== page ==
If you watched the AHL TV broadcast of the game, you might not have thought much of the collision. You certainly wouldn’t have noticed Dries’ skate cutting through Poirier’s arm.

Poirier’s roommate and Wranglers goalie Dustin Wolf didn’t even notice his teammate sprawled on the ice. He was focused on Dries’ dump-in, sending the puck behind his net.

“After the period was over, I was like where the hell was JP? Why is he not out there?” Wolf said.

Poirier had spent the summer recovering from knee surgery and hadn’t been skating. In August, Poirier flew to Calgary days before training camp to be around his teammates and skate alongside them. Two days into his return, he felt an uncomfortable pain in his stomach. By the end of the night, he was in an emergency room having his appendix removed.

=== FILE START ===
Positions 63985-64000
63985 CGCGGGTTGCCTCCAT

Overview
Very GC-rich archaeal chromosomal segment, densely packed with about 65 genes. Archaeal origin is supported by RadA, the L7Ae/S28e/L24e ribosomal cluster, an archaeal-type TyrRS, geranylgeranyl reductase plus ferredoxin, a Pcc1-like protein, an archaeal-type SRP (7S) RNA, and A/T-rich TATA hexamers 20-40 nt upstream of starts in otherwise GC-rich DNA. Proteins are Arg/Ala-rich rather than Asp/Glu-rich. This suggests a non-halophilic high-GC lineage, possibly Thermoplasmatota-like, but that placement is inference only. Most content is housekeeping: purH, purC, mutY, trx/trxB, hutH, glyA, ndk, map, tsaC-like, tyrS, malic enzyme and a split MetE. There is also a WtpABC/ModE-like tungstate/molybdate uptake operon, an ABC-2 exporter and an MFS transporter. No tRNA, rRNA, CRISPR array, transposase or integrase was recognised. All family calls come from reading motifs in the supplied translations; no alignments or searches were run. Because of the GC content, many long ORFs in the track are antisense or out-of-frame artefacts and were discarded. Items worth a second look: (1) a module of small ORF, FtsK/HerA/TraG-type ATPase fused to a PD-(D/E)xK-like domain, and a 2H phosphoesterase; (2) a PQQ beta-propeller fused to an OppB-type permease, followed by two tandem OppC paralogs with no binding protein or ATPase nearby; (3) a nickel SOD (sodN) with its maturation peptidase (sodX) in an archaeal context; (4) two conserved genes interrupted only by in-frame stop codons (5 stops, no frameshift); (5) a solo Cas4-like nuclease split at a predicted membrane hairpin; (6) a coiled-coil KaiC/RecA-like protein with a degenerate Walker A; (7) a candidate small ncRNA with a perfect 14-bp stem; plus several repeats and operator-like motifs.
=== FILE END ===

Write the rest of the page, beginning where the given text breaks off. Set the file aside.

“So, that was another bump in the road,” Poirier said.

And now, just when it seemed Poirier would capitalize on a fiery start to his second pro season, a skate laceration threatened to end it prematurely.

For the next five months, Poirier spent as much time possible around the Flames’ physiotherapy staff, working out to maintain his conditioning with other injured teammates. Poirier would attend home games, even crashing a postgame interview in January, just to keep things light.

Meanwhile, Poirier also visited a local physiotherapy clinic up to three times a week to help relearn how to use his right hand. He was given mobility exercises to strengthen his fingers like grabbing medicine balls or scooping rice from a bucket. He would eventually work his way up to handling dumbells.